Dozens of employers under the umbrella of the West Virginia Chamber of Commerce sent a letter to lawmakers expressing opposition to the bill. “This bill sends a chilling message to employers looking to expand into West Virginia and sets up existing employers for a barrage of lawsuits,” the companies wrote.

Mike Romano

In a back-and-forth early in this evening’s session, Senator Mike Romano, D-Harrison, asked Tarr why those businesses would be against the bill. The Senate did not run the bill through a committee or seek public comment.

“Why is every major hospital, every major medical association in the state and the Chamber of Commerce against this bill?” Romano asked.

“You’d have to ask them why they’re against this bill,” Tarr said.

Romano then suggested the medical organizations are concerned about being out of line with federal policy. “They’re worried about their federal reimbursements  under Medicare and Medicaid,” he said.

Romano also asked Tarr why the bill is necessary.

“My question to you is, senator, if we’re complying with federal law, which is already in place, why do we need this bill? There’s already a medical exemption, already a religious exemption, so why are we taking the risk in putting our hospitals, nursing homes and medical providers like yours of not receiving reimbursement?” Romano asked.

Gov. Jim Justice introduced the bill partway through this week’s special session that initially was called for legislative redistricting and to allocate federal relief dollars to state agencies.

Ron Stollings

Senator Ron Stollings, another of the physicians in the Senate, said the goal should be to protect more people through vaccination. He, too, cited the businesses that want to be able to require vaccinations.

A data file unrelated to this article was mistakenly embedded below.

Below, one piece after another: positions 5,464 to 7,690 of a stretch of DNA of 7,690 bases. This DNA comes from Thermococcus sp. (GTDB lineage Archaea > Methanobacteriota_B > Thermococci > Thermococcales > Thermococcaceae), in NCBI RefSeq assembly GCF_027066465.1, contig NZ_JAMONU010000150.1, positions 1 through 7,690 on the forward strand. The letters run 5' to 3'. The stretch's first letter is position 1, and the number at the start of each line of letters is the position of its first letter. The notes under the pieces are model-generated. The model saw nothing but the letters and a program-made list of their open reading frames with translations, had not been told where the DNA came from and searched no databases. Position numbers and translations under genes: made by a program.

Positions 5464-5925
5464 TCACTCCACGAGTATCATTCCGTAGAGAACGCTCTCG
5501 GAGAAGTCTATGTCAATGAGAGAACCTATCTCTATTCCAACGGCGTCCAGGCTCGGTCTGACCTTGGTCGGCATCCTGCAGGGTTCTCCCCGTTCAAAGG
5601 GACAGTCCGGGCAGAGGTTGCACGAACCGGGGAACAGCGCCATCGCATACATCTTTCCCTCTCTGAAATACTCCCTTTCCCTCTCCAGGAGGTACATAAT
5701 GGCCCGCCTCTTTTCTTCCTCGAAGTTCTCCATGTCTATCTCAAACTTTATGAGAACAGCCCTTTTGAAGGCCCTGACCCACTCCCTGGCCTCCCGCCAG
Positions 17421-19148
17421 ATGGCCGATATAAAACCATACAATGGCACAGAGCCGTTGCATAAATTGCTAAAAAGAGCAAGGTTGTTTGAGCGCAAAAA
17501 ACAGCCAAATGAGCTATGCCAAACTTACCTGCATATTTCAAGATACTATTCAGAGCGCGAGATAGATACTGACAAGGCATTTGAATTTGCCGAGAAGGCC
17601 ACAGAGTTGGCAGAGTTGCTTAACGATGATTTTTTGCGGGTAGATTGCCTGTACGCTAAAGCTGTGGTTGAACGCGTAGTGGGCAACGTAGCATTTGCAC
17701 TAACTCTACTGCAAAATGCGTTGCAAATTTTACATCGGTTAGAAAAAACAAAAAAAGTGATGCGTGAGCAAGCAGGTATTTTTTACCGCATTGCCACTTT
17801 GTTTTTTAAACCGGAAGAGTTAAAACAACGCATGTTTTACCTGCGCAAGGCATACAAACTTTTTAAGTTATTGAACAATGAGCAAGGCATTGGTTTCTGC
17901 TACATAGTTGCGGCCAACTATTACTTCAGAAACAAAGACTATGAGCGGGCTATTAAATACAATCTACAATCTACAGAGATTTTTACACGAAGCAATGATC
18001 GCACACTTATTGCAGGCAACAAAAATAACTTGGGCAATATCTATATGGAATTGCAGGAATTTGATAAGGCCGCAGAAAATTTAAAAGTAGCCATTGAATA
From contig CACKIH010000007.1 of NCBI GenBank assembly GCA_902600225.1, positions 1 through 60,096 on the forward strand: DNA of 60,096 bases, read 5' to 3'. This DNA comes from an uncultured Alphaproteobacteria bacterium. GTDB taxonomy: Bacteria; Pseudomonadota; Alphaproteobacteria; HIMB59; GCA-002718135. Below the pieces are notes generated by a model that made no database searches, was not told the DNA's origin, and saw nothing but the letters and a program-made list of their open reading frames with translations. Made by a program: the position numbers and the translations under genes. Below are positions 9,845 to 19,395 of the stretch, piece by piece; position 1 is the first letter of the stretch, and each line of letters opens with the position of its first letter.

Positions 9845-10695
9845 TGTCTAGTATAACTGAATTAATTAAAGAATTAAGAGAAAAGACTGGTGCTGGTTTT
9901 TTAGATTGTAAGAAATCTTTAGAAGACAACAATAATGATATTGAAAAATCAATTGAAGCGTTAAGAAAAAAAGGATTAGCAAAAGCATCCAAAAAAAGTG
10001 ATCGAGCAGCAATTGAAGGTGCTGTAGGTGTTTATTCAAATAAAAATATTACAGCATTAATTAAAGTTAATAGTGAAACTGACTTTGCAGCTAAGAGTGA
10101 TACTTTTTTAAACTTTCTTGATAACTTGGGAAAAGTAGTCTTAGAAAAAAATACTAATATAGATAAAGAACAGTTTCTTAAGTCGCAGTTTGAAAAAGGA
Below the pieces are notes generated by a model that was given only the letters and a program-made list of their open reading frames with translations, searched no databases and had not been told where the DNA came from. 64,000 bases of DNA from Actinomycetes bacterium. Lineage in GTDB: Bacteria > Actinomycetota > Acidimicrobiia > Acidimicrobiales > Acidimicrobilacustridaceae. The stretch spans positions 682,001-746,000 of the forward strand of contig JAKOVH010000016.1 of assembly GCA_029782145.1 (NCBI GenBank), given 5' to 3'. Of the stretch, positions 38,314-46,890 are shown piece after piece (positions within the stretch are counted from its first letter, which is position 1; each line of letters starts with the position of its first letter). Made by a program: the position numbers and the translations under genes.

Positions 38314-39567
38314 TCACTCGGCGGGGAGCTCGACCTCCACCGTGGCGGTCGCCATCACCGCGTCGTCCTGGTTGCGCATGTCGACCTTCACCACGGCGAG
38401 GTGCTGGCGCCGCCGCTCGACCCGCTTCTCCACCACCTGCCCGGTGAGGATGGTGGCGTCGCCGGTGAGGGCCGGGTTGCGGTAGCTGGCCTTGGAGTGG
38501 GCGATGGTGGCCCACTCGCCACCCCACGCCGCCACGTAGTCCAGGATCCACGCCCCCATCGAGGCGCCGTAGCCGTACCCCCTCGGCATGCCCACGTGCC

“When I look at people who are signed on against this, it’s a who’s who of businesses in West Virginia. They’re trying to protect the people that work for them,” he said. “We’ve lost enough West Virginians. Let’s put this away. It conflicts with the federal laws coming down the pike,” said Stollings, D-Boone.

Owens Brown

Senator Owens Brown, D-Ohio, said he has been working with the state’s coronavirus task force, underscoring the importance of vaccination. He questioned the logic of the bill.

“Why should another man’s religion compromise the health of another human being?” Brown asked. “Why should another person’s freedom of religion cause the death of another person? Freedom of religion is not absolute in this country. Freedom is not absolute.”

Rollen Roberts

Senator Rollan Roberts, R-Raleigh, said he had heard from dozens of constituents who wanted the bill to be passed. Those included many workers in health sectors, he said. “No bill that we pass is filled with perfection,” Roberts said. “We have to stand with our constituents. We have to stand with our people.”

Craig Blair

Senate President Craig Blair, R-Berkeley, came down from the podium to speak in favor of the bill. Republicans generally try to avoid placing barriers on how businesses operate, he acknowledged, but that has limits.

Then, Blair reached for a comparison about authoritarians.

“To say we never do any bills that tell businesses what they can and can’t do is false. It happens all the time. What we do as conservatives is say the government shouldn’t be overreaching,” he said.

“Frankly, I think this harkens back to Nazi Germany. Our federal government is using federal dollars to coerce citizens into being obedient to the state.”